Sept. 3, 1805.

Dearly beloved in the Lord,

THE contents of your last comforted me. God has promised to renew us in the spirit of our mind; that is, as I conceive, the labour, toil, and perpetual workings of the Mind, are called the spirit of it. Hence we read of the carnal mind, and the enmity that works in it; of the worldly mind, and the anxiety of that after worldly treasure; and of the vanity of the mind, it being defiled, and of its vain workings. But, when the Spirit renews it, and makes known the laws of the Spirit, which are written in the mind and the conscience, then we are said to have the mind of Christ respecting ourselves. Conscience at the bottom doing his office, the mind is obliged to attend to its dictates, and to meditate on his reproaches, or on his testimonies, while heavenly things in the mind bring life to the soul, and peace to the conscience. It is with the mind, as far as I am enabled to discern, that God is pleased to commune by his Spirit: and, as this faculty of the soul cleaves to, reclines on, and rests in God's word, dictates and counsels; so in proportion is the mind composed, fed for meditation, and entertained with fresh discoveries; as it is written, "I will keep him in perfect peace whose mind is stayed on me, and will save him, because he trusteth in me." Frequent reading and frequent prayer feed the mind, -and afford it matter to work on; and, as it works, dives, and plows into the mysteries of redemption, so it affords matter of wonder to the understanding, and matter for love to the affections. Hence Paul says, "So then with the mind I serve the law of God, but with the flesh the law of sin." Meditation greatly encourages and strengthens faith; and a full persuasion in the mind is no less than the assurance of faith. - "Let every man be fully persuaded in his own mind."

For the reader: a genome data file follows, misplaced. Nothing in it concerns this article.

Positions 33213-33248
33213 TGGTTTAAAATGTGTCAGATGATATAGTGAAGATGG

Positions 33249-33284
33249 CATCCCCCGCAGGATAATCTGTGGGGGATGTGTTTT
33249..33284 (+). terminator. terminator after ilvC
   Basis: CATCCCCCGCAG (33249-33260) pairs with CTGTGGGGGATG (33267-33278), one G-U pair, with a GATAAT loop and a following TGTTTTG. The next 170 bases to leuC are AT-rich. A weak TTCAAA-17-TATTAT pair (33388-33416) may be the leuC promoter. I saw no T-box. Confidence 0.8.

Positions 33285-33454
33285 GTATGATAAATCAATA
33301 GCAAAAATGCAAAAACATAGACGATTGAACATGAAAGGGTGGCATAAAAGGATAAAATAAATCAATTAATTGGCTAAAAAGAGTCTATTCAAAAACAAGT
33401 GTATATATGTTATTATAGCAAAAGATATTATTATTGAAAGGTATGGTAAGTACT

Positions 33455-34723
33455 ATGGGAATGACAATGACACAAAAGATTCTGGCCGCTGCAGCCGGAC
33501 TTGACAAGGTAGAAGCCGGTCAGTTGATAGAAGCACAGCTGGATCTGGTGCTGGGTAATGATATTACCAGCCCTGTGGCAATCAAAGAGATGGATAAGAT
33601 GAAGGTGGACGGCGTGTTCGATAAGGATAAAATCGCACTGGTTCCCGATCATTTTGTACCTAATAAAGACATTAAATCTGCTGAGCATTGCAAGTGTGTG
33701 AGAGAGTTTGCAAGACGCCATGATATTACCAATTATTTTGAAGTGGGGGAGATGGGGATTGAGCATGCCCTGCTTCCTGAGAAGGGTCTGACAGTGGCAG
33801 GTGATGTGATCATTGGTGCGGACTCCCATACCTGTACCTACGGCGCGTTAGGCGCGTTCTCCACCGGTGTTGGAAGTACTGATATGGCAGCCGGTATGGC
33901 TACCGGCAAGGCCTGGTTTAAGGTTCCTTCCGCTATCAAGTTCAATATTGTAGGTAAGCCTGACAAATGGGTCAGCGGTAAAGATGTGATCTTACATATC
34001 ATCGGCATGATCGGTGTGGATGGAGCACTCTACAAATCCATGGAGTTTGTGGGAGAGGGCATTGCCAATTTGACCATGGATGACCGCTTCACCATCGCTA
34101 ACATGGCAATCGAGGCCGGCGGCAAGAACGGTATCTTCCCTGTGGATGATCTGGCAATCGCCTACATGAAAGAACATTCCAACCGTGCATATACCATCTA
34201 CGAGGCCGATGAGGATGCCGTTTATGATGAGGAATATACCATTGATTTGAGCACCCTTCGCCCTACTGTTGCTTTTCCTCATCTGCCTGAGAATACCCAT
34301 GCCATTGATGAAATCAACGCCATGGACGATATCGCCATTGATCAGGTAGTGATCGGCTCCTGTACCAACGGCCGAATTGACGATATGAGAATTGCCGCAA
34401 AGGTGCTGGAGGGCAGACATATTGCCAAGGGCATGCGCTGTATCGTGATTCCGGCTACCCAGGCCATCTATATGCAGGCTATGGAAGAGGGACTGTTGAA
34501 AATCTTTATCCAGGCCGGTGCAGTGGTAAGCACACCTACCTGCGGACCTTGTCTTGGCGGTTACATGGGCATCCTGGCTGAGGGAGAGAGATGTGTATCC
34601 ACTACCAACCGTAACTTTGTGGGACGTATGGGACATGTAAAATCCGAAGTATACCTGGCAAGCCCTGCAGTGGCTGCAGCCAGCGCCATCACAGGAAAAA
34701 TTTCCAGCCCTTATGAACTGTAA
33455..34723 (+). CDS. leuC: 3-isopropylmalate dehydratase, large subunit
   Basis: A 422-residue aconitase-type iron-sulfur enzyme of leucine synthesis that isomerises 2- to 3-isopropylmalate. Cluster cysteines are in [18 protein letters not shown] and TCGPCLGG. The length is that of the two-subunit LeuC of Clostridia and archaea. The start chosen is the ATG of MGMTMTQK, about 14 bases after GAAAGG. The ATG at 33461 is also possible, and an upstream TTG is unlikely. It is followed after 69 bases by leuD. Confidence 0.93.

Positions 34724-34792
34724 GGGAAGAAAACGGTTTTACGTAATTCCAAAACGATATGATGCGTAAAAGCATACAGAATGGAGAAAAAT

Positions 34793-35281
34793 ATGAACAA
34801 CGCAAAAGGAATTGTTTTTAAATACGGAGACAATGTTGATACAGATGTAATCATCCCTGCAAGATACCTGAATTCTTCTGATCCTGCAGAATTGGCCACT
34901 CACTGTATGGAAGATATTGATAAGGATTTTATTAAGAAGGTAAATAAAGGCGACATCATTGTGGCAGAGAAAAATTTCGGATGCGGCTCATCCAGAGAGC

I am not a little delighted with the contents of yours; nor have I been permitted to leave the throne without acknowledging the goodness of God to thee in my poor way, and with some degree of gratitude to him, which springs from his own love. For, to tell you the truth, I used to think that you did not come up to the standard of Christ; namely, that you had not arrived at that state which fixes and assures the heart, and consists in these four things. First, such a compliance with convictions, as for confession and prayer to move in concert with them. 2. To come out of the furnace with that submission to God's will, which sanctifies afflictions, and brings peace. 3. To be at a point of certainty about the goodness of your state. And 4. to delight in God and in his ways, which is called joying in God, (Rom. v. 11.) or the joy of hope.

Farewell! Grace and peace be with thee. So prays

S. S.

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